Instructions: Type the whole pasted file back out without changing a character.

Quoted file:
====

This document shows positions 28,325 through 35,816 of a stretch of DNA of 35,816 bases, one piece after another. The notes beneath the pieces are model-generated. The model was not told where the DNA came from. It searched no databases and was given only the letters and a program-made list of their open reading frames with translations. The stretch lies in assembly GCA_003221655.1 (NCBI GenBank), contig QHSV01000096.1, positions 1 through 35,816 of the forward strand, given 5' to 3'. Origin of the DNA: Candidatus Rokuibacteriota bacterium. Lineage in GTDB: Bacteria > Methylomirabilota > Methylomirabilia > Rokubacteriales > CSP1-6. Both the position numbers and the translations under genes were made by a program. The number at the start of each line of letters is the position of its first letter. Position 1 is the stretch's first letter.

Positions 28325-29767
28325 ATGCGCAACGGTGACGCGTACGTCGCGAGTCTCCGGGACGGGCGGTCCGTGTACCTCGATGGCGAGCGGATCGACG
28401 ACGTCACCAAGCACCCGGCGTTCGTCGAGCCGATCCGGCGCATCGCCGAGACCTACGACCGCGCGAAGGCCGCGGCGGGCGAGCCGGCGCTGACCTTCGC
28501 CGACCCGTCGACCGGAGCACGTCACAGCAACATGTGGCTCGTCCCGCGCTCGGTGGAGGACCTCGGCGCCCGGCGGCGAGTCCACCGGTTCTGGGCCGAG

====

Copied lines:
This document shows positions 28,325 through 35,816 of a stretch of DNA of 35,816 bases, one piece after another. The notes beneath the pieces are model-generated. The model was not told where the DNA came from. It searched no databases and was given only the letters and a program-made list of their open reading frames with translations. The stretch lies in assembly GCA_003221655.1 (NCBI GenBank), contig QHSV01000096.1, positions 1 through 35,816 of the forward strand, given 5' to 3'. Origin of the DNA: Candidatus Rokuibacteriota bacterium. Lineage in GTDB: Bacteria > Methylomirabilota > Methylomirabilia > Rokubacteriales > CSP1-6. Both the position numbers and the translations under genes were made by a program. The number at the start of each line of letters is the position of its first letter. Position 1 is the stretch's first letter.

Positions 28325-29767
28325 ATGCGCAACGGTGACGCGTACGTCGCGAGTCTCCGGGACGGGCGGTCCGTGTACCTCGATGGCGAGCGGATCGACG
28401 ACGTCACCAAGCACCCGGCGTTCGTCGAGCCGATCCGGCGCATCGCCGAGACCTACGACCGCGCGAAGGCCGCGGCGGGCGAGCCGGCGCTGACCTTCGC
28501 CGACCCGTCGACCGGAGCACGTCACAGCAACATGTGGCTCGTCCCGCGCTCGGTGGAGGACCTCGGCGCCCGGCGGCGAGTCCACCGGTTCTGGGCCGAG